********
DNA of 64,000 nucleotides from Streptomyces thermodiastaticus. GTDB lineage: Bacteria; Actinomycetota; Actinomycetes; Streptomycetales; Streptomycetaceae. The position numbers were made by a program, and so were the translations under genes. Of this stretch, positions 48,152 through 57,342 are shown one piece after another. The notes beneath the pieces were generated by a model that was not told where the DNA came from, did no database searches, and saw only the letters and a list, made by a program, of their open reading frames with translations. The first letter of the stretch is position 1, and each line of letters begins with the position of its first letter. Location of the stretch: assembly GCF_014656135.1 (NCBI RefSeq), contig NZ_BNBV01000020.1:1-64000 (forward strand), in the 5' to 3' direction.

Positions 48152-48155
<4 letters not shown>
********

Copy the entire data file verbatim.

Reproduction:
DNA of 64,000 nucleotides from Streptomyces thermodiastaticus. GTDB lineage: Bacteria; Actinomycetota; Actinomycetes; Streptomycetales; Streptomycetaceae. The position numbers were made by a program, and so were the translations under genes. Of this stretch, positions 48,152 through 57,342 are shown one piece after another. The notes beneath the pieces were generated by a model that was not told where the DNA came from, did no database searches, and saw only the letters and a list, made by a program, of their open reading frames with translations. The first letter of the stretch is position 1, and each line of letters begins with the position of its first letter. Location of the stretch: assembly GCF_014656135.1 (NCBI RefSeq), contig NZ_BNBV01000020.1:1-64000 (forward strand), in the 5' to 3' direction.

Positions 48152-48155
<4 letters not shown>